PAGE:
A Girl Can Dream, Can’t She?
We’re in the middle of another Indiana snowstorm. Not a blade of grass is showing and if you’re like me, you’re getting plenty tired of battling frostbite in all regions (nether and otherwise) every time you go out to get the mail. I know it’s a long way ‘til spring, but a girl can dream, can’t she?
As I mentioned in a prior column, we have an old farm house (yikes) with three wonderful acres (yippee). Please indulge me as I look out the window and think summery thoughts and warm up with memories of what goes on here when the world is warm.
Last summer we did something different. Over Memorial Day weekend, we set up the tent and left it up until after Labor Day. With a picnic table, trampoline, swing set, tire swing, horse swing, fire pit, lawn chairs, and bikes galore, it looked like a virtual KOA campground.
The two middles spent countless happy hours in that tent, schlepping back and forth with sleeping bags and pillows. The nine year old, our electronics genius, was the one who strung a long extension cord out from the house so they could listen to Adventures in Odyssey CDs night after night. It was Huck Finn and Tom Sawyer all over again, living off the land – or wait, I mean snacks they’d filched from the pantry.
When my family came up in July, the boys and their cousins nearly wore the trampoline to shreds. Every evening we ate around the campfire, chatting long into the night while the kids went from the tramp to milling around in the tent with flashlights to the tramp again. They ate s’mores by the fire and played hide and seek before retiring to the tent for their nightly entertainment, “Silly Songs with Jamison.” The bullfrogs sang them to sleep.
See that garden over there? That is where, according to author Kevin Leman’s methods, much self-esteem has been built in our progeny; i.e., hoeing, tilling, and weeding. I’d be a liar if I said the Schrock boys are always overjoyed to have their self-esteem fostered. They aren’t. But it really does ramp up the excitement level when you’re digging in the garden and you find what you’re pretty sure is an arrowhead and then you start to wonder if there might be a real Indian buried there and you dig and dig and dig until suddenly you’ve forgotten you’re actually working. (Yes, this really happened.)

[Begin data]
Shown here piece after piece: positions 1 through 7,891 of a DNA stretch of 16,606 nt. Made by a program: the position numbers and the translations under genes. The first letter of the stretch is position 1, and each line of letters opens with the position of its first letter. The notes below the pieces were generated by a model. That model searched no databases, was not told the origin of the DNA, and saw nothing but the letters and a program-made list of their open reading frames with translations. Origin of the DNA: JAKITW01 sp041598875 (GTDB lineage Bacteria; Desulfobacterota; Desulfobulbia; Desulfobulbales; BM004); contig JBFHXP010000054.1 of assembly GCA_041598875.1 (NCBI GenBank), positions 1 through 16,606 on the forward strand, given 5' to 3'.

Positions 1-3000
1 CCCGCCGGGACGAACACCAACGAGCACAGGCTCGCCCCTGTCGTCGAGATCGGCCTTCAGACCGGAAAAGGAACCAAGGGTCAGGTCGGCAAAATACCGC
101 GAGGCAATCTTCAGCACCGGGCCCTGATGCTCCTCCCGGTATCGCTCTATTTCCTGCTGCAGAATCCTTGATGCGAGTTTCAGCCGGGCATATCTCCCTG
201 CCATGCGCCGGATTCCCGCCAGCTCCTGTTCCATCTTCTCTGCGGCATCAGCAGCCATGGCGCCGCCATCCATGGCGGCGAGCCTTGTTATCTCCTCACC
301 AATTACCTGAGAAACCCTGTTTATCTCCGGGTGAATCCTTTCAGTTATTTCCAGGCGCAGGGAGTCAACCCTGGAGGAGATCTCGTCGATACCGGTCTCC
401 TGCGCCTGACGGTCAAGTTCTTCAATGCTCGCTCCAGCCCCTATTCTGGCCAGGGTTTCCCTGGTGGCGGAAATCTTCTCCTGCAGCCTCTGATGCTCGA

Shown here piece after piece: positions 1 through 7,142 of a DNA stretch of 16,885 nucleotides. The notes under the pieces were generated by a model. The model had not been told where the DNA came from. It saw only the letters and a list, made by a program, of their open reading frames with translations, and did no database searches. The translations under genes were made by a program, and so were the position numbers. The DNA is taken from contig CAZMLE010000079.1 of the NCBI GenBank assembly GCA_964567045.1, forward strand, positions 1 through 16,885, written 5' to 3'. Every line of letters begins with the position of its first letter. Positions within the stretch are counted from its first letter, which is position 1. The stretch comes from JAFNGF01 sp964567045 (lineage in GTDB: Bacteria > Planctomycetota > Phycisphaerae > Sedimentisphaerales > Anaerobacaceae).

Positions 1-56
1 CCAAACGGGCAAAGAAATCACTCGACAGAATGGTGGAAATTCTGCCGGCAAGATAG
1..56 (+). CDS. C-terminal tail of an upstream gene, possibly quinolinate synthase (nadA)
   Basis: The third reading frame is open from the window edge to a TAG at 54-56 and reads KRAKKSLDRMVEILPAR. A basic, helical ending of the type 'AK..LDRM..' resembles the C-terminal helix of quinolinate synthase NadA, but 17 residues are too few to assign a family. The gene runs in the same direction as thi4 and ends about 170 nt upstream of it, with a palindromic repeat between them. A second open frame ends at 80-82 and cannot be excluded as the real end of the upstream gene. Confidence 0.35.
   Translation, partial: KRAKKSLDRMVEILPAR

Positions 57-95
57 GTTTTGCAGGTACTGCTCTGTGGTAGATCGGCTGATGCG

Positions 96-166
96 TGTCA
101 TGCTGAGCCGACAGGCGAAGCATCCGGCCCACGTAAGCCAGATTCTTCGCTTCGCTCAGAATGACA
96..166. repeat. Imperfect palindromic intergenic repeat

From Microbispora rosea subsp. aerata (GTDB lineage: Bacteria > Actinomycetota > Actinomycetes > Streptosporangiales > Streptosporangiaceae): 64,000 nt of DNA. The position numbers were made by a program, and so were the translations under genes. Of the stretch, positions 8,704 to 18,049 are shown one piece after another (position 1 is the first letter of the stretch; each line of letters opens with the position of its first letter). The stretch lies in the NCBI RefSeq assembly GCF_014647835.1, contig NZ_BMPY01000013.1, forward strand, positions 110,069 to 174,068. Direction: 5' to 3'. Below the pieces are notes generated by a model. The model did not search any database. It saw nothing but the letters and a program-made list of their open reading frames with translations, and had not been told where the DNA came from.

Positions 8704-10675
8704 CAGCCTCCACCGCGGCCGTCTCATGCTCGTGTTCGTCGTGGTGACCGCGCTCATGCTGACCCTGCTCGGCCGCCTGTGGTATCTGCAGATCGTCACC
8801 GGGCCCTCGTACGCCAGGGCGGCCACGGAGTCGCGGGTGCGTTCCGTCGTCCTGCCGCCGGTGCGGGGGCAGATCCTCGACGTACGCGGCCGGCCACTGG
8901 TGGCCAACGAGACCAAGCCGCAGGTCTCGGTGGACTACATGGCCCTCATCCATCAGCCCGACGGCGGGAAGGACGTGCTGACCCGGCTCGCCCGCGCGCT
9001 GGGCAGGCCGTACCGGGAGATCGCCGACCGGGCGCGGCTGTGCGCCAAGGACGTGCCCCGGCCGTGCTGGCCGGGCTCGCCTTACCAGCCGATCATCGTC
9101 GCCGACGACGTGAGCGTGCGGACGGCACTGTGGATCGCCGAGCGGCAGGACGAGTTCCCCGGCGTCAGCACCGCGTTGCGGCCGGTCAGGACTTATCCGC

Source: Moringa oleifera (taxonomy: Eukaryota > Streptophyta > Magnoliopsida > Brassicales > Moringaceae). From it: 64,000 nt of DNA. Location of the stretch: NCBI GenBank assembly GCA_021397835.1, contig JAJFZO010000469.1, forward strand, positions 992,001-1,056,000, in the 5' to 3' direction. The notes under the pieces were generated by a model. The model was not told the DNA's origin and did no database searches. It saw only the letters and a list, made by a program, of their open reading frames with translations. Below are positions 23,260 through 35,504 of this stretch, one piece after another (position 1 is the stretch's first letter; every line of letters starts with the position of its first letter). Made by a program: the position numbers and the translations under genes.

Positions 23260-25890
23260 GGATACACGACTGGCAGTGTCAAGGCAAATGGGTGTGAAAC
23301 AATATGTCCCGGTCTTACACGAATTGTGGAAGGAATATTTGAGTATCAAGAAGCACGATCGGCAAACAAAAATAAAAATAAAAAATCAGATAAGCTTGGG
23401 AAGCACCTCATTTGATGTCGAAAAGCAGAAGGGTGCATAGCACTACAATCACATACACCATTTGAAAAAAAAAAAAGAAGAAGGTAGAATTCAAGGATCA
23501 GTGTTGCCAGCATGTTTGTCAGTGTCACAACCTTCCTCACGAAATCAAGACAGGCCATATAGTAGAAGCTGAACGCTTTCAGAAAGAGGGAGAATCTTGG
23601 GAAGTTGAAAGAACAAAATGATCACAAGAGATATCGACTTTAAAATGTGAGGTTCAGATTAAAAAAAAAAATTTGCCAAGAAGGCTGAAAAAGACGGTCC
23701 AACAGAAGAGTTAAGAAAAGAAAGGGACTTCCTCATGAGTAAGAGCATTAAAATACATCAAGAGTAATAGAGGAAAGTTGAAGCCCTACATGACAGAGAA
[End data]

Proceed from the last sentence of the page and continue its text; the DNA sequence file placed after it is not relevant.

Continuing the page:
Speaking of that garden, it was, unfortunately, the scene of a lively chase one day last summer wherein one of Grant’s sons (he gets full custody in such cases) discovered the use of the mower as a get-away vehicle.
Those three acres? They require mowing, you see, and the one who was supposed to be mowing was in the house instead, taking a long, leisurely lunch. After repeated admonitions to get back to work with no response, I simply availed myself of a resource I call “God’s Hammer (his big brother)” in order to get the recalcitrant little groundskeeper back out the door. I looked out the window just in time to see “The Hammer” in hot pursuit as a red fishing hat atop an orange mower went streaking toward the big, red barn.
Around the barn and through the garden he sailed with his cross-country-running brother right on his tailpipe. There was a struggle of epic proportions as his brother attempted to plant his cheeks on the seat, which he did, and gain control of the steering wheel, which he also did, but only after doing several loop-de-loops around the rhubarb. It was about here that “The Hammer” went to work with shouts of “Uh-oh!” and “Oh, no!” The “nail,” never being one to be shy or self conscious, expressed his discomfort in loud bellows.
“There goes the neighborhood,” I said to myself, half expecting a full-scale neighborhood evacuation.
Oh, and did I mention the would-be ninja who throws a grappling hook up in that tree over there and climbs to his heart’s content? Or the back forty out that way where the two middles have gone treasure hunting with a metal detector and have detected that, yes, they have a metal shovel and yes, there’s a metal snap on Kieran’s pants? They were stymied when the “treasure” kept moving around. Hee hee.
See, I’m feeling warmer already. Spring will come. It really will. As soon as it does, I think I’ll set a lawn chair under the maple tree and see if the neighbors start migrating back from wherever they all went. Wherever it was, I’ll bet it was boring – and quiet.